When Muna Mohamud, a nurse from Minnesota, bought her first home four years ago, she searched for the right home for about six months. Overwhelmed and exhausted by the process, she finally said yes to a four-bedroom house that was built in the 1970s.
"One mistake that I made - and that I'm paying for still - is that we didn't get a good inspector," she explains. "The house is old and I've already put so much money into repairs. Every other couple months there is something to fix."
When you purchase a newly built home, you are starting from scratch, so you don't have to worry about a major fix for years or that a seller is hoping the inspector will miss mold or other major problems. New homes are inspected several times throughout the construction process, giving homebuyers peace of mind. However, if you still would like an inspection of a new-construction home, speak to your builder about special requirements for the inspection.
2. Not Considering Different Housing Types - Like New-Construction Homes
Mohamud also regrets that she didn't give the thought of buying a newly built home a chance, because she felt like she wouldn't be able to afford it.
While newly built homes can cost more than a used home, you'll save time and money in the long run by not having to worry about costly repairs because everything is new and under warranty.
3. Not Considering The Quality of the Neighborhood and Schools
For buyers that have children or plan to have children in the future, looking at quality of the schools around your neighborhood is important. Mohamud assumed that since the home she bough was in a nice neighborhood, the schools were good too - that wasn't the case for the mother of five.
"It's essential to assess the neighborhood before purchasing a home, " says Sage Singleton, a home maintenance expert for SafeWise in Salt Lake City. "If you have children, doing your research on the school district, its teachers, rankings and the route to school is important."
Singleton says first-time buyers have to understand that while you can update your home, you can't change the neighborhood and all that comes with it.
4. Not Understanding How Much House You Can Afford
Looking at expensive homes is usually a fun activity that people do on the weekends and purchasing one can be something to aspire to when a buyer reaches a certain level financially.
When you are a first-time buyer, however, not knowing your budget before you go house shopping is a mistake that can turn you off to the houses you can actually afford and make the process less than thrilling.
"The biggest mistake I have constantly seen is when buyers go look at a home that is obviously over their budget," says Frank Casanova, a residential broker in Northern California. "They love it. And then when they begin looking for homes within their realistic price range, they are continually disappointed with what they see. It becomes a depressing venture for them and a difficult emotion to overcome."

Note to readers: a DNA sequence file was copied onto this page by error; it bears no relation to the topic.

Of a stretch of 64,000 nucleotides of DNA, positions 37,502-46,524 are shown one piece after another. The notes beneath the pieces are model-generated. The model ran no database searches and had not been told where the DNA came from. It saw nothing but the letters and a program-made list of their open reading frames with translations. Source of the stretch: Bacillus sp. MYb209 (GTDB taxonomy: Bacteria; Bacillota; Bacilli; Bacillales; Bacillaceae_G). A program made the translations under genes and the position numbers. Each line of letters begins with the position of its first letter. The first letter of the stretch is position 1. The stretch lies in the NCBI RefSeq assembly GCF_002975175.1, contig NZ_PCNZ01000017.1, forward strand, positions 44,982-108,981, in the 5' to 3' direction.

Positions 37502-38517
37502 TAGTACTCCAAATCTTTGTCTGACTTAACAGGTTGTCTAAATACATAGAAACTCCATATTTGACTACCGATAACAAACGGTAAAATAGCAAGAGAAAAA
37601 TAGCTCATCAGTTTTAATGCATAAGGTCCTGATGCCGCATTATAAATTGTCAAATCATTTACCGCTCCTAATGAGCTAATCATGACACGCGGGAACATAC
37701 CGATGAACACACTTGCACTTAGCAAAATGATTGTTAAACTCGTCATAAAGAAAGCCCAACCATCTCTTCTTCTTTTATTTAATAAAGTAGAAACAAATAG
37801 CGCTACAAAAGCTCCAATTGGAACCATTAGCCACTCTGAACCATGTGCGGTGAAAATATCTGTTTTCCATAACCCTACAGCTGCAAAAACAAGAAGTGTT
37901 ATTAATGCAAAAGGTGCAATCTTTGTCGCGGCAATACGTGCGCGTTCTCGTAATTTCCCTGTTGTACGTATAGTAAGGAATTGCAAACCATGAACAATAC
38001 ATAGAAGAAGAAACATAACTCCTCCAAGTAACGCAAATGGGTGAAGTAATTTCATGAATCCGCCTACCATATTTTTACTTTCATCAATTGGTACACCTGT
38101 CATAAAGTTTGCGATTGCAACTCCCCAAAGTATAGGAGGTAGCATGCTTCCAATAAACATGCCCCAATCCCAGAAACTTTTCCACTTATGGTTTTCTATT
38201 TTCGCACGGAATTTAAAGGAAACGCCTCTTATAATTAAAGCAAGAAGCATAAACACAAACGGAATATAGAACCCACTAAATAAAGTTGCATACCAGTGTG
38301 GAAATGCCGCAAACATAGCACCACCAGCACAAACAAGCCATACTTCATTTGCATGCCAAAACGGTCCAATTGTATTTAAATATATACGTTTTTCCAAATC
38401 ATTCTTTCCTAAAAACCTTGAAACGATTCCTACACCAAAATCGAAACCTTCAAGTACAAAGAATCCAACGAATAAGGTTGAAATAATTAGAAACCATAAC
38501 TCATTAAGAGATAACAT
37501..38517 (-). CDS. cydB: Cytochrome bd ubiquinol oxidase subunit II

Lisa Carter, senior vice president of sales at Edward Andrews Homes, also lists this mistake as one she often sees and advises first-time buyers to get preapproved first to avoid upsetting yourself when home shopping.
5. Opting Out of the Homebuying Process Altogether
Feeling intimidated by the thought of going to a bank to ask for a home loan when you're a first-time buyer is understandable.
A lot of first-timers think that they won't qualify or would not get good rates and this often leads to the mistake of people never considering the possibility of homeownership.
Kathy Cummings, a homeownership solutions and education executive at Bank of America, says she sees this mistake all the time.
"Many new homebuyers self-select out of homeownership by assuming they won't qualify for a mortgage or that they need to put down 20 percent. Others simply don't know where to start," says Cummings.
Bank of America offers first-time buyer programs like their Affordable Loan Solution mortgage, which is a loan that provides low- or moderate-income homebuyers access to a responsible lending product at affordable entry prices.
In addition to banks offering first-time homebuyer mortgages, many states also offer government programs that are designed to help buyers who need a little help in actualizing their dream of owning a home. Again, a lot of buyers don't think they qualify for these programs or simply don't even know they exist in the first place.
"I frequently represent first-time homebuyers as my demographic begins to settle down," says Michael Kelczewski, a Millennial Realtor with Brandywine Fine Properties Sotheby's International Realty, who's licensed in Pennsylvania and Delaware. "Many states provide programs subsidizing a home purchase. Certain grants or tax credits may also be present."
Kelczewski says he recently had a client who obtained an $18,000 grant toward their closing costs and down payments. The grant originated from the federal government's enforcement of redlining.
Cummings echoes the same sentiment about government programs that are out there for first-time buyers, stating, "buyers should find out if they qualify for federal, state, or local down payment and closing cost programs."